Couscous vs Pinto Beans Carbs

Counting carbs can be important for some people for different reasons, including blood sugar control, weight management, or athletic performance.

It’s also important for people on a keto diet, so let’s compare the carbs content in couscous and pinto beans.

The total amount of carbohydrates is around 19% higher in couscous than in pinto beans. It have 77.4 grams per 100 grams, compared to 62.6 grams in pinto beans.

There’s less sugar in couscous than in pinto beans, 100% precisely.

One handful of couscous (28 grams) contains 0 grams of sugar, while the same amount of pinto beans contains 0.6 grams.

Lastly, let’s take a look at the dietary fiber in couscous and pinto beans.

Dietary fiber keeps the digestive system healthy and helps with weight management by promoting a sense of fullness.

With 4.3 grams of fiber per portion, pinto beans are a better source of fiber than couscous which offer 1.4 grams per portion.

Couscous vs Pinto Beans Fats

Like most other grains and legumes, with the exception of lupins and peanuts, couscous and pinto beans are low in fat.

Fats in couscous and pinto beans are mostly healthy unsaturated fats. They are naturally cholesterol-free and trans-fat-free.

Total fat in couscous and pinto beans:

  • Couscous: 0.6 grams per 100 grams
  • Pinto Beans: 1.2 per 100 grams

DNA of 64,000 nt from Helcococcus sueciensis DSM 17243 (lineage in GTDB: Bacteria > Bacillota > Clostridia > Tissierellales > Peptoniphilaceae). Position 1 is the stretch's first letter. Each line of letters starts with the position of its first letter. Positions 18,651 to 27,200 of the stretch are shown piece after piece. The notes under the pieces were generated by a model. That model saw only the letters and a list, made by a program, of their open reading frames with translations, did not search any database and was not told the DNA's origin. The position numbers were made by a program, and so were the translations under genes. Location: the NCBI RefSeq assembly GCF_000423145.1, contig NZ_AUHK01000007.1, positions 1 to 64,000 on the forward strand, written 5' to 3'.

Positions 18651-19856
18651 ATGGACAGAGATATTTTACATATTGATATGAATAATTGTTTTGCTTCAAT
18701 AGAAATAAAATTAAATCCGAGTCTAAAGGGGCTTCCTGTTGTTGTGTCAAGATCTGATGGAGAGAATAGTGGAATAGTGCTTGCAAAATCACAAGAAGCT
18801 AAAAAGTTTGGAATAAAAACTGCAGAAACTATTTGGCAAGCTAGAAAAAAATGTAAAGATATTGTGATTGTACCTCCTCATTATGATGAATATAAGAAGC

Speaking of saturated fats, couscous is 50% lower in saturated fats.

Couscous and pinto beans contain 0.1 grams and 0.2 grams of saturated fat per 100 grams, respectively.

Couscous vs Pinto Beans Vitamins Content

This section will discuss the vitamin content of couscous and pinto beans.

Vitamins are micronutrients, meaning we need only a small amount. However, they are very important for many processes in our bodies.

Couscous has a higher amount of vitamin C, vitamin B1 (Thiamine), vitamin B2 (Riboflavin), vitamin B6 (Pyroxidine), vitamin B9 (Folate), vitamin E, and vitamin K.

However, pinto beans have a higher amount of vitamin B3 (Niacin), and vitamin B5 (Pantothenic acid).

Couscous and pinto beans contain the same amount of vitamin A, vitamin D, and vitamin B12 (Cobalamin).

The following table shows the exact amount of vitamins couscous and pinto beans contain side by side, so you can easily compare them.